Poltical dialogue - essential to peace process
As Myanmar’s government hosts the ASEAN Summit this week, conflict-affected communities are wondering if and how the peace process can get back on track. Negotiations for a nationwide ceasefire agreement are stumbling and national elections are due at the end of 2015. However, political dialogue to address ethnic conflict is essential to promote national reconciliation according to a new report from a consortium of relief and development agencies.
Changes in patterns of abuse
Eleven civil society organisations surveyed the perceptions of community leaders in 222 village tracts across South East Myanmar about protection and security concerns. The findings were released this week as part of The Border Consortium’s (TBC’s) Annual General Meeting and Donors Forum. TBC has been providing food, shelter and camp management support for refugees who have fled from armed conflict into Thailand for the past 30 years.
The report documents changes in the patterns of abuse since the latest round of ceasefire negotiations began in late 2011. While there has been a reduction in fighting, there has been no respite from militarisation which is increasingly related to resource extraction and commercial development.
“We have only seen small scale and tentative return of refugees from Thailand, and this survey suggests that the overall number of internally displaced persons has not reduced significantly either. Efforts to prepare for the return and resettlement of displaced persons have been thwarted by ongoing militarisation and insecurity”, commented Sally Thompson, TBC’s Executive Director.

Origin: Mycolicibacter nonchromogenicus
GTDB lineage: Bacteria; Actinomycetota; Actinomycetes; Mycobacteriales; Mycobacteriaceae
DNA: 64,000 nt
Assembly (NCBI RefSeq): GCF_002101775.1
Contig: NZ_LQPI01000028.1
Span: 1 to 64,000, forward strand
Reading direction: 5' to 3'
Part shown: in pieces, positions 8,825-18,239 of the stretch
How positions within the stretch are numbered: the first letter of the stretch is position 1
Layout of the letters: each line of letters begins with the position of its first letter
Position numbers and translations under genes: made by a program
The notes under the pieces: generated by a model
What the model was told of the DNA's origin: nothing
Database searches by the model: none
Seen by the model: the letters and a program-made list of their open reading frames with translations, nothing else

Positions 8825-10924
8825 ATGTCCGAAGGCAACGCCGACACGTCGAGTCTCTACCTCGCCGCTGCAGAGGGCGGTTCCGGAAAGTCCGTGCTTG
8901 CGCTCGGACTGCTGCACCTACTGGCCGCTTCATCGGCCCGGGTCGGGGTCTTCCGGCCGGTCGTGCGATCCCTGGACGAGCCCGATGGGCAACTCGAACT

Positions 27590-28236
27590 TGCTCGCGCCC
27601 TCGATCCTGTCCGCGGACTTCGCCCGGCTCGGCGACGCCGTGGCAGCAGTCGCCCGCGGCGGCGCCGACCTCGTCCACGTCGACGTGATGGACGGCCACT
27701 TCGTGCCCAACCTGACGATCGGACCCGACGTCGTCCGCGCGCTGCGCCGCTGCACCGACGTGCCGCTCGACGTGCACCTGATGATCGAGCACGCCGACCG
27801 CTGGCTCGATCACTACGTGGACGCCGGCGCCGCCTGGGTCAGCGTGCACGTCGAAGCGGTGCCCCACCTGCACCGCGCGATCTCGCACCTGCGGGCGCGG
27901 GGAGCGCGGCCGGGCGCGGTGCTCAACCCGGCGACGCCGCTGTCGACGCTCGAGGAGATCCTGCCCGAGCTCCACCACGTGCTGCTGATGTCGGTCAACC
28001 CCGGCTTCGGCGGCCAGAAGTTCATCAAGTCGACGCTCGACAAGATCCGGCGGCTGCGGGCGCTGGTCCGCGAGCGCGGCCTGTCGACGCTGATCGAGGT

Legal education is an important tool
Village leaders are recognised as the primary mechanism for dealing with serious disputes and violent crimes. Confidence in Myanmar’s formal judiciary is undermined by corruption, lack of awareness about legal processes and the inconsistent application of law.
The withdrawal of Myanmar Army troops and establishment of ceasefire monitoring mechanisms are identified as local priorities for stopping violence and abuse. Community leaders also emphasised the importance of human rights and legal education for empowering villagers to claim their rights and strengthen access to justice.
“Structural issues like security sector reform and land rights need to be addressed in an inclusive national dialogue. In addition, strengthening ethnic policing and judicial capacities could reinforce community protection strategies and help prevent the reoccurrence of crimes and abuse”, said Ms Thompson.